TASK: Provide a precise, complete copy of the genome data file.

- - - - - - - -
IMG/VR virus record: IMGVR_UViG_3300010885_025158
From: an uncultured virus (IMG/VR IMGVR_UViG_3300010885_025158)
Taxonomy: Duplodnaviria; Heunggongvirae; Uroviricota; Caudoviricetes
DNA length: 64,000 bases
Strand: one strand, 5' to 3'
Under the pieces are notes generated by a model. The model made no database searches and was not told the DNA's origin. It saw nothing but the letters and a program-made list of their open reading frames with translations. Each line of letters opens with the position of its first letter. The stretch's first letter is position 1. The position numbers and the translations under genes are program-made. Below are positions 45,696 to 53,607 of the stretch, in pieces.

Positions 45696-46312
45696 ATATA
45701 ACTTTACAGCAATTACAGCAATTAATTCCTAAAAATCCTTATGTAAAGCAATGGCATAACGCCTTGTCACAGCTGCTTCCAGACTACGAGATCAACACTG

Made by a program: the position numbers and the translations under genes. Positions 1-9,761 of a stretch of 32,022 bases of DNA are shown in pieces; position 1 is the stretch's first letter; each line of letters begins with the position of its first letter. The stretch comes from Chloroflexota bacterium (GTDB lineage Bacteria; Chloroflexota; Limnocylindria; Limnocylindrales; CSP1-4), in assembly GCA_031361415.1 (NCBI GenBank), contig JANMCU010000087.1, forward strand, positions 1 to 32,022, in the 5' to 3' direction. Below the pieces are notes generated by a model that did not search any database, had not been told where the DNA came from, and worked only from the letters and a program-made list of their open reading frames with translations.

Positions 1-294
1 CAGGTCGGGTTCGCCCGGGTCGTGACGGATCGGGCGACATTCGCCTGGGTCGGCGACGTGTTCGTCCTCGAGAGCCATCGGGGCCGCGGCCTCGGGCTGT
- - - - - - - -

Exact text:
IMG/VR virus record: IMGVR_UViG_3300010885_025158
From: an uncultured virus (IMG/VR IMGVR_UViG_3300010885_025158)
Taxonomy: Duplodnaviria; Heunggongvirae; Uroviricota; Caudoviricetes
DNA length: 64,000 bases
Strand: one strand, 5' to 3'
Under the pieces are notes generated by a model. The model made no database searches and was not told the DNA's origin. It saw nothing but the letters and a program-made list of their open reading frames with translations. Each line of letters opens with the position of its first letter. The stretch's first letter is position 1. The position numbers and the translations under genes are program-made. Below are positions 45,696 to 53,607 of the stretch, in pieces.

Positions 45696-46312
45696 ATATA
45701 ACTTTACAGCAATTACAGCAATTAATTCCTAAAAATCCTTATGTAAAGCAATGGCATAACGCCTTGTCACAGCTGCTTCCAGACTACGAGATCAACACTG

Made by a program: the position numbers and the translations under genes. Positions 1-9,761 of a stretch of 32,022 bases of DNA are shown in pieces; position 1 is the stretch's first letter; each line of letters begins with the position of its first letter. The stretch comes from Chloroflexota bacterium (GTDB lineage Bacteria; Chloroflexota; Limnocylindria; Limnocylindrales; CSP1-4), in assembly GCA_031361415.1 (NCBI GenBank), contig JANMCU010000087.1, forward strand, positions 1 to 32,022, in the 5' to 3' direction. Below the pieces are notes generated by a model that did not search any database, had not been told where the DNA came from, and worked only from the letters and a program-made list of their open reading frames with translations.

Positions 1-294
1 CAGGTCGGGTTCGCCCGGGTCGTGACGGATCGGGCGACATTCGCCTGGGTCGGCGACGTGTTCGTCCTCGAGAGCCATCGGGGCCGCGGCCTCGGGCTGT